A review of Recycle Group: Heaven Carrier, Richard Taittinger Gallery, New York


The psychoanalytical study of a renowned case of paranoia, the instance of German judge Daniel Schreber, mentions a particular feeling by the patient. He certainly was sure he was the one to redeem the world and give back its beatification. This precious message was conducted, as Schreber vowed, by a plethora of divine rays that he was able to feel after a nervous and intellectual overstrain. The neurotic explained that God was communicating with the early prophets through the same rays, but later the human body had lost this wonderful ability.


A collective of Russian-born artists, Recycle Group, grips the paradox, our total, almost neurotic «online-ness» and exaggerates it to the point of absurdity. Can you imagine that instead of answering a secret question when you forget your Facebook password, you would have to measure the goodness of you previous deeds, especially those you hadn’t posted on Twitter or Instagram? The comical utopia of the physical world cut by the web / divine rays is visualized in Andrey Blokhin's and Georgy Kuznetsov's first solo exhibition in the Unites States Heaven Carrier. The artists imagine a genuine chapel of virtual reality in a recently opened space, Richard Taittinger Gallery in Lower East Side.


The spectator follows his path to the cross under a cupola though the rows of sacred images. The cross is replaced by the letter F, a logotype of the Facebook, torsos of supposed saints are indented with contours of I-phone applications, protagonists of antique-like bas-reliefs keep tablets in their hands. Blokhin and Kuznetsov jokingly foresee the époque when technology and social media would subjugate a human being. The artists obviously coin a cyberpunk visual story: idealized classical forms of busts incorporate emblems of applications, one can be brainless, but blessed by Skype. While using canons of Antic shapes and alluding to possible aftertime, they unavoidably join a archeomodernist tendency that asserts a non-linear comprehension of time. It's is an anecdote about a future that has already happened. However, the humor of this yarn seems to be quite grim. A viewer’s eye may be pleased by the accented elegance of refined sculptures that give an impression of being amorous of the human being. A kinetic sculpture in plastic mesh represents an itinerant in white garments that endeavors to find his track through a GPS application. The character undeniably prompts Mouses tale - his followers are portrayed nearby on a large-scale mesh bas-relief The Wayfarers (2015). A contemporary Laocoon (2015) is tied up by wires instead of snakes. Philosopher and art theorist Gotthold Ephraim Lessing, in his consequential essay on classical art Laocoon: An Essay on the Limits of Painting and Poetry (1766), points out the crucial trait of antique sculptural creation: it never reveals the highest bond of emotion. The expressive outcry is ugly, above all, it bereaves a spectator of their freedom for imagination. The image of any concentrated passion is the last to provoke a fanciful mind, according to this respected thinker. Unbearable suffering of Laocoon by Rhodes masters is reduced to a groan: antique visual culture could not insult itself by the effigy of rage or accidie. It’s a known fact that the ancient Thebaic state officially forbade its creators to mime ugliness. Following this logics and keeping in mind the archeomodernist approach of the Recycle Group, that predetermines historical leaps of forms and meanings, one would see an extremely sarcastic, black humored image. They will descry a farcical cyberpunk tragedy, where its ostensibly tranquil protagonists either stubbornly search for an escape, either desperately hanging on by the skin of their teeth to steel away, or are already threaded by the divine rays and have conceded their flesh to foreign matter.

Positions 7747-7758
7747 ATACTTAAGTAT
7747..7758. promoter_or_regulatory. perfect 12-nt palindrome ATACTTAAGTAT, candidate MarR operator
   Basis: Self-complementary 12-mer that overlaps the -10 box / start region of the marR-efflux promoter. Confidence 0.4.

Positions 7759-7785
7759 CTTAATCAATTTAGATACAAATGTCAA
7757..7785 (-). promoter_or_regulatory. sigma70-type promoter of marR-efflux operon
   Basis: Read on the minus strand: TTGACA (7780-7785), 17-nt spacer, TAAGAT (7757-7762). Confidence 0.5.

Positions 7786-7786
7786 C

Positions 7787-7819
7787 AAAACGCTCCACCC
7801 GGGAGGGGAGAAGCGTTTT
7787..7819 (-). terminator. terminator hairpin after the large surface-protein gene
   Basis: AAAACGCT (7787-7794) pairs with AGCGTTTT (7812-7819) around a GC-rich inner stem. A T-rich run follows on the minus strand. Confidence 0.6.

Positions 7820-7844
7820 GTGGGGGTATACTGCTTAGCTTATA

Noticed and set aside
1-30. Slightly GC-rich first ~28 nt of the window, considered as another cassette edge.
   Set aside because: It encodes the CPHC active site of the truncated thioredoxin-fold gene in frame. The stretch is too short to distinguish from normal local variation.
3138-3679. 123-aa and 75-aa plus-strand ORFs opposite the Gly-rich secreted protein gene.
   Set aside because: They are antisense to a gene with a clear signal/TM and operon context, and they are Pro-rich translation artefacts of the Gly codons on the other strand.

Ekaterina Shcherbakova

April 2015

info
×
info
×
info
×
Using Format